Ignore your dog’s teeth and they’ll go away: It’s really as simple as that. Please, for dog’s sake, take steps to keep those teeth clean and healthy by getting and giving the appropriate dog dental care your pup needs.
OK, we know you’re busy, but it’s so worthwhile to make time in your schedule for dog dental care. The payoff isn’t just sweeter bow-wow breath and cleaner K9 kisses; it’s an overall improved vitality that you’ll notice right away. Dogs do so much with their mouths. No wonder veterinarians agree that a dog with a healthy mouth will lead a longer and happier life — and that means you and your best friend get to spend more time together.
Now that we have compelling incentive to keep our canines’ canines clean, what are the simplest, most effective ways to do that? Read on for expert tips on the best practices for dog dental care. You’ll be surprised at how easy these are to incorporate into your weekly routine.
How often to brush your dog’s teeth
“Ideally, it should be every day for small breeds such as Yorkies and Chihuahuas, which are more prone to dental disease,” says Dr. Diane Levitan of Long Island’s Peace Love Pets Veterinary Care. “With large breeds, you can get away with brushing every few days. Once a week is better than never,” she adds.
As for how to brush, use a rubber “finger brush” designed for cleaning dogs’ teeth, a handled brush designed for dogs or a child-size soft toothbrush. Apply pet toothpaste to the brush — stay away from toothpaste made for people, as it often contains xylitol, which is toxic to dogs — and gently polish those doggie teeth. Clean the brush thoroughly after each use with hydrogen peroxide and/or boiling water.
If Spot finds the brushing routine absolutely loathsome, you can make the chore more pleasant — for brusher and brushee — by using virgin coconut oil (VCO) instead of toothpaste; it’s antibacterial, antiviral and excellent for maintaining oral health. Plus, I’ve yet to meet the dog who doesn’t love the taste of VCO, so the brushing session becomes a delicious treat in itself! (And while you’re at it, treat yourself to a spoonful of VCO — it’s great for human teeth too).
What dogs should chew to keep their teeth healthy
In between brushings, dogs can keep their own choppers healthy by gnawing on dental bones and treats designed to polish canines’ canines. As we saw above, there’s no reason your dog’s oral care can’t be delicious. Many chew toys are designed to be as enticing to Spot as they are effective at keeping his choppers clean – so keeping his own teeth polished becomes a fun activity for the dog. There are numerous oral-care dog toys and treats on the market, in many flavors and shapes; let your dog sink his fangs into a few different ones until you find Fido’s favorite.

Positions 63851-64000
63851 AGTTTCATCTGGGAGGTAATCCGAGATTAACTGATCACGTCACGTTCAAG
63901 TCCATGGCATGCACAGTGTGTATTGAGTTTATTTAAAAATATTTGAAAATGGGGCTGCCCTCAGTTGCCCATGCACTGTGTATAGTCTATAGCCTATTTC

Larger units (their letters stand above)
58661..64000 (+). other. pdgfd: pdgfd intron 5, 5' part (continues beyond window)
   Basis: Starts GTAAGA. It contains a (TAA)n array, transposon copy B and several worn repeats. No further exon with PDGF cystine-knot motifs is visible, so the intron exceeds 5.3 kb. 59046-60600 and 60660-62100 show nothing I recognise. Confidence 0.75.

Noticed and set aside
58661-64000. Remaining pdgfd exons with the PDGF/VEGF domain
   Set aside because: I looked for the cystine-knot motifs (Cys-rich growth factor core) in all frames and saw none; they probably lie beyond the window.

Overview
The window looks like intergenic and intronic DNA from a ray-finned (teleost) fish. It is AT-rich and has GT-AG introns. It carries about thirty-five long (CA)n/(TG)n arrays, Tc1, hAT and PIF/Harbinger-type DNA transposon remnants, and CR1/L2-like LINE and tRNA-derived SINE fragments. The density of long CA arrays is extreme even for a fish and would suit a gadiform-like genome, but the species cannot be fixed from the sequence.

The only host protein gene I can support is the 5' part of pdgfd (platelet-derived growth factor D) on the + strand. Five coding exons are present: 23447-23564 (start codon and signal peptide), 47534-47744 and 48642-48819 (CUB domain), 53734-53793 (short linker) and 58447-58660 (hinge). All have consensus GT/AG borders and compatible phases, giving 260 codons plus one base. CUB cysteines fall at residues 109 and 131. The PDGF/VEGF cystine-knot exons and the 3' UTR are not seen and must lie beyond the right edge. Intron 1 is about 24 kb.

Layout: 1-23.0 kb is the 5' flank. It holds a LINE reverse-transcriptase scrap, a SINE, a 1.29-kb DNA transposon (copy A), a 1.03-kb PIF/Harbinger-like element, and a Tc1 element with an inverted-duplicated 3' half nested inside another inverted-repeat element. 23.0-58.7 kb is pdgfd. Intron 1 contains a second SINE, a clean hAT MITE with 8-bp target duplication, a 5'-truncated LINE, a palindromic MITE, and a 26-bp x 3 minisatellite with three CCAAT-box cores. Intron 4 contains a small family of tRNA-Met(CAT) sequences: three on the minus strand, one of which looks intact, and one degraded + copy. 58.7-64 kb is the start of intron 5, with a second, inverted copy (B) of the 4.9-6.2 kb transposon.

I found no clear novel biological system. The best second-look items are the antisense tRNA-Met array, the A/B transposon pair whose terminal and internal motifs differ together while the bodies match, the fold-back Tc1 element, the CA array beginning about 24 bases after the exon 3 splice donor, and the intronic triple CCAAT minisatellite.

If your dog will eat veggies (I’m lucky; my health-nut hounds love munching out on veggies), by all means hand out treats of raw or lightly steamed carrots or even celery — those fibrous green strands mimic dental floss as your dog gnaws on them. Sliced apples contain malic acid and are also great for polishing dog teeth — just be sure not to give your dog the core, as it contains apple seeds, which are toxic to canines.
Dog dental care and what dogs should eat for healthy teeth
For years, conventional wisdom held that dry kibble was better for dogs’ teeth than wet, canned food. In actual fact, neither are “better” for dog dental health — both leave behind residue that quickly builds up to form tartar. Feeding dry kibble is no substitute for brushing your dog’s teeth. Sure, it’s dry when it enters a dog’s mouth, but, Dr. Michelle Yasson of New York’s Holistic Veterinary Services explains, “It isn’t hard enough to scrape the teeth clean during chewing, and unless it’s swallowed whole, it turns into a powder. Mixed with saliva, that powder makes a cement that sticks to the teeth. Saying that feeding a dog kibble will keep their teeth clean is like saying we [humans] can keep our teeth clean by chewing pretzels!”
Many dog lovers and vets agree that the tooth-healthiest type of food is a species-appropriate diet, i.e. raw meat, for the dog gets to use his teeth to tear and gnaw at the sinewy source of protein the way nature intended — which keeps those teeth in great shape. “Canids in the wild never eat kibble and never get tartar,” Dr. Yasson points out.
When to see a vet about your dog’s teeth
“If your dog’s breath smells foul, or you notice a lot of tartar on the teeth and redness and/or bleeding around the gums, visit your vet without delay,” says Dr. Levitan. Wait too long, and you could be shortening your dog’s life: If harmful bacteria threatens to make its way to your dog’s vital organs through his bloodstream, via diseased teeth and gums, you could find yourself facing a tragic emergency situation.
Here are some sobering statistics that ought to leave a bad taste in dog lovers’ mouths: A recent AAHA study showed that almost two-thirds of pet owners don’t provide home dental care as recommended by vets. And according to the American Veterinary Dental Society, 80 percent of dogs show signs of oral disease by age three.
With the buildup of bacteria and plaque in the mouth, a foul odor develops. But instead of being recognized for the serious red flag it is, that bad “doggie breath” is routinely dismissed by dog owners as “normal” when it’s not normal at all. Foul breath is a sign that infection exists in the dog’s mouth, lurking and ready to spread through the bloodstream to the heart, lungs, or kidneys, where it can literally kill your dog.
So, when in doubt, see your vet about any abnormality in a pet’s mouth, regardless of the animal’s age. Your dog’s life is at stake.
Thumbnail: Photography ©Chalabala | Thinkstock.